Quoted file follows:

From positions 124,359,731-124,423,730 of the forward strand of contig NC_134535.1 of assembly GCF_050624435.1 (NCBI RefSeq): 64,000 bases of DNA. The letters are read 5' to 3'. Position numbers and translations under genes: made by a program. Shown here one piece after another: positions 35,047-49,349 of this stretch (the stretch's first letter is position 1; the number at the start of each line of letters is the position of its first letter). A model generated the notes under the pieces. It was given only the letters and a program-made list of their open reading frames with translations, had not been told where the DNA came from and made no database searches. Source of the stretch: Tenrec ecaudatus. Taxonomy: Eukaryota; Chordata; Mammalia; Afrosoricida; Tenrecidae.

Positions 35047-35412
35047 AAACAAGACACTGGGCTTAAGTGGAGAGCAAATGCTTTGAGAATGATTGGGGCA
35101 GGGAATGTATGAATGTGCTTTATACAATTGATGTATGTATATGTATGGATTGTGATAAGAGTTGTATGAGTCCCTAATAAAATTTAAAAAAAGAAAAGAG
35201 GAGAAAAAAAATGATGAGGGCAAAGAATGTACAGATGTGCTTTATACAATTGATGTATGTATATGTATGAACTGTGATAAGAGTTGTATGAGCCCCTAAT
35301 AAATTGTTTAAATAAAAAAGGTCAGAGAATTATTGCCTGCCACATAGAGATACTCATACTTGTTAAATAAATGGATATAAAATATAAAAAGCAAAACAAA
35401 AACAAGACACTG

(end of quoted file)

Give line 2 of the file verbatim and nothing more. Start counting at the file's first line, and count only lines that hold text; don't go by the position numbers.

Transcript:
Positions 35047-35412